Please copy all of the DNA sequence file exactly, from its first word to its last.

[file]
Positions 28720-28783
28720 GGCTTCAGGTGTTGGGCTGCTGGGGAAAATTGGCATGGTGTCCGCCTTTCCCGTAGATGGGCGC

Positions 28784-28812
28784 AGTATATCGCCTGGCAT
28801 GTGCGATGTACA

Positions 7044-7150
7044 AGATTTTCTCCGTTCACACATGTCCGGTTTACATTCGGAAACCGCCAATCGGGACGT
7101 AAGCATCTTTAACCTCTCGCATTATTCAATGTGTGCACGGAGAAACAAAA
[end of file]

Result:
Positions 28720-28783
28720 GGCTTCAGGTGTTGGGCTGCTGGGGAAAATTGGCATGGTGTCCGCCTTTCCCGTAGATGGGCGC

Positions 28784-28812
28784 AGTATATCGCCTGGCAT
28801 GTGCGATGTACA

Positions 7044-7150
7044 AGATTTTCTCCGTTCACACATGTCCGGTTTACATTCGGAAACCGCCAATCGGGACGT
7101 AAGCATCTTTAACCTCTCGCATTATTCAATGTGTGCACGGAGAAACAAAA